Phase Change Memory, also known as PCM or PRAM, is yet another type of non-volatile memory, with some experts stating that they could or should also be considered memristors. At the core of phase change memory is chalcogenide glass and its unique properties; that through quickly changing the phase of the glass from an amorphous solid to a crystal structure, it can be used to store data. Think of a thermal process (heat) switching the phase; this would switch the state of the bit (0 or 1)

PCM is interesting to the industry due to its incredibly fast performance compared to hard disk drives and conventional flash, not to mention they don’t degrade as quickly. Flash memory eventually wears out after enough writes are made — this is commonly known, so much so that many SSDs ship with software to help manage the life of the drive. Comparatively, given normal operating conditions, a data-bearing asset utilizing PCM could retain data for 300 years. That’s a long time — and this technology is already being used in storage applications such as 3D Xpoint.


3D Xpoint

The 3D Xpoint technology (said as “crosspoint”), developed by Intel and Micron Technology, turns your average NAND SSD upside down, well faster than the very fastest of them all. It’s also one of the first available storage solutions based on phase-change technology.

Micron’s X100 SSD, announced in October 2019, is a familiar looking device with some not-so-familiar technology under the hood that Micron claims gives it “1,000 times lower latency and exponentially greater endurance than NAND [flash].” The X100 is expected to see use in datacenters due to its benefits for artificial intelligence and data analytics applications.

In fact, Intel’s Optane solutions — also which use 3D Xpoint technology — are already in use in real world datacenters. Optane memory is also available for consumer devices, supplementing DRAM and increasing performance of traditional SSDs or HDDs. 3D Xpoint storage technology, also, is non-volatile and will retain data after power is lost.

What does all this mean for ITAD and secure destruction?

Truly, the data storage technology we have today — and that looms on the horizon — is impressive. But what does it mean for the future of IT asset disposition?

The truth is, there’s many unanswered questions to the challenges that lie ahead. The vast variety of new storage technology is likely to proliferate not only in the data storage world, but also on motherboards and embedded devices… plus in datacenters around the world. Here’s some items to consider.

Current data sanitization standards may not address specific needs pertaining to data-bearing assets that utilize, or will utilize, these new technologies. Take the well-established and accepted NIST industry standard, for example. In many if not most cases today, the NIST data sanitization standards effectively address security and compliance needs while also remaining cost-effective and efficient. However, while it specifically calls out SSDs, NVMe SSDs, traditional hard drives, DRAM, and other widely used technologies — what about phase change technology? STT-MRAM? The standards themselves acknowledge that “new storage technologies… that are dramatically different from legacy magnetic media will clearly require sanitization research and require a reinvestigation of sanitization procedures to ensure efficacy.”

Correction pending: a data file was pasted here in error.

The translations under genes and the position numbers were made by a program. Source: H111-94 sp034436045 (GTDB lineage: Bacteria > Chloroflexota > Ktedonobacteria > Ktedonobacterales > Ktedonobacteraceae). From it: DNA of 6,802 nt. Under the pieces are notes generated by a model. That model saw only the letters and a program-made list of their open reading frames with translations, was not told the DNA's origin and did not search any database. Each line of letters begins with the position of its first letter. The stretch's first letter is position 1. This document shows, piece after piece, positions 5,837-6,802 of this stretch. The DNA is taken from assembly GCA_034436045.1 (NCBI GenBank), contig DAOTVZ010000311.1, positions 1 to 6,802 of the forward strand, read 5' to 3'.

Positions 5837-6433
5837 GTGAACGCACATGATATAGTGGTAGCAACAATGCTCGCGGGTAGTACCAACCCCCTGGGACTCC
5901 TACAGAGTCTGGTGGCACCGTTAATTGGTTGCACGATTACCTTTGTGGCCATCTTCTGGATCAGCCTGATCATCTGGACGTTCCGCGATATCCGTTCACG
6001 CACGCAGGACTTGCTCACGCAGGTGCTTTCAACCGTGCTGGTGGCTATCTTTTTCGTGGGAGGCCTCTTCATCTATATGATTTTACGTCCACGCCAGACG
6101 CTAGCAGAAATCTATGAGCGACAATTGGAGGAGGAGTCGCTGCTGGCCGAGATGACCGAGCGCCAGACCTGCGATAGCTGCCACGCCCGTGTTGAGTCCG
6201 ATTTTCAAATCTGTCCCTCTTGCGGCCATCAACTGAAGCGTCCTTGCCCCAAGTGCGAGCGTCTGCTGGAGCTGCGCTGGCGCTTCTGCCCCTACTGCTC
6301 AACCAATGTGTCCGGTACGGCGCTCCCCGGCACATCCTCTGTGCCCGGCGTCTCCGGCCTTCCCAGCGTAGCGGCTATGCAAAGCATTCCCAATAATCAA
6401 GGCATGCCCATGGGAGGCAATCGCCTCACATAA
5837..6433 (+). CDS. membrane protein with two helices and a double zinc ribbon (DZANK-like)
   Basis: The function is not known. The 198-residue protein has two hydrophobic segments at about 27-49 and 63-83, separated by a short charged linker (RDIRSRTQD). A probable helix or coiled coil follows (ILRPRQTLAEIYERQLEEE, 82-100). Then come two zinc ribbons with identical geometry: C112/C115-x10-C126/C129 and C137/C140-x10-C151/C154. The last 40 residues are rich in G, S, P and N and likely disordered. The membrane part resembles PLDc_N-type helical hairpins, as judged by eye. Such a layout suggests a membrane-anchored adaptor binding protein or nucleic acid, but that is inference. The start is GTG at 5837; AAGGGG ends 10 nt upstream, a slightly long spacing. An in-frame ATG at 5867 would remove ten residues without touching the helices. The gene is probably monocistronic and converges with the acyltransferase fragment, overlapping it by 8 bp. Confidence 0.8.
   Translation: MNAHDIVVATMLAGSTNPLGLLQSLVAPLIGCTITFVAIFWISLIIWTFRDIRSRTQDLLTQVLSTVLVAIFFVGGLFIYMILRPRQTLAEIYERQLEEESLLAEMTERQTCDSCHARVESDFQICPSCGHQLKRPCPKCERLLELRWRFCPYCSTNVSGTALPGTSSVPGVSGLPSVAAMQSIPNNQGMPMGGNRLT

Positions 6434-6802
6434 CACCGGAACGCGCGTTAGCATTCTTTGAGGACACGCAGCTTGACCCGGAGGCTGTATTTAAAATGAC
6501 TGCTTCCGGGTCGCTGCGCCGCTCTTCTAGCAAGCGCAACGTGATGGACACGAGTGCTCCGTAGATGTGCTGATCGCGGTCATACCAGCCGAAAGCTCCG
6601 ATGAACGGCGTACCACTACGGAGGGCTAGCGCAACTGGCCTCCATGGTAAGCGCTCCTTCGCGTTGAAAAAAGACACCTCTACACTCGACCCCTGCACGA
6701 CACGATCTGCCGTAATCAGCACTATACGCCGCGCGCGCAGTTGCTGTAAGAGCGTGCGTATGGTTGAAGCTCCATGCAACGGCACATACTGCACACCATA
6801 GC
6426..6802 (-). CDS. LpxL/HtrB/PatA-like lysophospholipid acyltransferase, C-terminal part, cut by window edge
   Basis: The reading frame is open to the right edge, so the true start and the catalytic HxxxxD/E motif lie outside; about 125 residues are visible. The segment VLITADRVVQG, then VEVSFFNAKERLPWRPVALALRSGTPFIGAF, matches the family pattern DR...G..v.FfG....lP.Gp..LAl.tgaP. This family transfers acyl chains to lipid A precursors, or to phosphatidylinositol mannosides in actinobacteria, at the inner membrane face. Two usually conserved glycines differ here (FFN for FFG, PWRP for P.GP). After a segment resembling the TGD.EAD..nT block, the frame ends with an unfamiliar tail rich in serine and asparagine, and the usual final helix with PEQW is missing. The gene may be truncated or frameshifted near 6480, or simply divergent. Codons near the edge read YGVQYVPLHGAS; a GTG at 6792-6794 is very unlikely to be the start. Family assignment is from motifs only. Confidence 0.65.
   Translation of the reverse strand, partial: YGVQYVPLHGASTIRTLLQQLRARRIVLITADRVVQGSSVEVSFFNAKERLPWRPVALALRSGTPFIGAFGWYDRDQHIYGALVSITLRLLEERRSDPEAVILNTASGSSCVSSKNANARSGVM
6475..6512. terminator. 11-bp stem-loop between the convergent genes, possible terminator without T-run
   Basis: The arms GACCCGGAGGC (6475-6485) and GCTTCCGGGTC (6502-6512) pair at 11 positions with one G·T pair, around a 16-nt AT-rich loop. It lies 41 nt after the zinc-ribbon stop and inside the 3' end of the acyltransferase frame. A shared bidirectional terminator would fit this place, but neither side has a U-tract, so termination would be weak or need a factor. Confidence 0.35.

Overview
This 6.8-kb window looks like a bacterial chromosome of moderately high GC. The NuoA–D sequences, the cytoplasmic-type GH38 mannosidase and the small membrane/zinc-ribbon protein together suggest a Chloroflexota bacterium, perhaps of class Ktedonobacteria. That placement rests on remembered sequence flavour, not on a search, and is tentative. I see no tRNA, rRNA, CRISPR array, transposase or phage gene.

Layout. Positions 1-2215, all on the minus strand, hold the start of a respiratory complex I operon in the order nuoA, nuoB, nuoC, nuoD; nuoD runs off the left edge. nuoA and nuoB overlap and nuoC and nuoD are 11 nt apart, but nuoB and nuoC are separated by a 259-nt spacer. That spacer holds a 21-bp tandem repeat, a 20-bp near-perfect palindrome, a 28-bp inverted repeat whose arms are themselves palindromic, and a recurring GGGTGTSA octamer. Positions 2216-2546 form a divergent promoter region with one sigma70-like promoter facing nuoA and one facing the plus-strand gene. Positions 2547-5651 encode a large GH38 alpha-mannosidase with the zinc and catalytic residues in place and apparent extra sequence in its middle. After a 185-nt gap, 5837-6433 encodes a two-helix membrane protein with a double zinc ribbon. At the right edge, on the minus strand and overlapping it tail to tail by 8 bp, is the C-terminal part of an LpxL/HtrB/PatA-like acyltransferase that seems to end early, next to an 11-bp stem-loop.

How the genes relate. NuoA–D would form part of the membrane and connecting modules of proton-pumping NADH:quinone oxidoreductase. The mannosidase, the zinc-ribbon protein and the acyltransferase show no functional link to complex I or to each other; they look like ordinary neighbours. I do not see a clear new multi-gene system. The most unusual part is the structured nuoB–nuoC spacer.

In addition to dramatically different storage and memory technologies calling sanitization effectiveness into question, there’s the data density issue. As we’ve covered, one of the main goals of moving data storage tech forward is to increase density while decreasing size. This means that smaller and smaller chips will contain larger and larger amounts of data. Shredding those devices would almost certainly be ineffective. Plus, securely wiping the drives is likely to be more time and resource consuming than ever before, further increasing the cost of sanitization. Researchers have already acknowledged this problem with 3D NAND based chips — even stating that while existing methods can achieve security requirements, they also bring “performance and disturbance” problems along with the high erase latency.

The ultimate phase change: 100% destruction

It’s our goal at Sipi Asset Recovery to create unique solutions to these kinds of problems in the IT asset disposition world. One such solution is our proprietary FIREMELT™ process, powered by our skill and experience in the metals industry. One could think of it as the “ultimate” phase change.


FIREMELT™ is, at its core, a pyrometallurgical process that liquifies the data and components of
IT assets in a homogenous molten metal bath
. Liquification ensures the data-bearing assets — even those using a wide variety of metals or with incredibly high data density — are effectively destroyed. These devices are turned into a completely unusable, molten form from which data cannot be recovered. Furthermore, the metal ingots that result from the process can be recycled for use in creating new products.

For the future, partner with Sipi

  • Are you concerned about the future of storage technology, and how it will impact your ITAD plans?
  • Is your business or datacenter beginning adoption of the newest, most advanced storage and memory options available today?
  • Curious about the 100% secure destruction only FIREMELT™ can provide for your most sensitive data?

Contact us to learn more about where the future of ITAD will take you, and the true meaning of partnership!

Topics: What's New in ITAD, Secure Data Destruction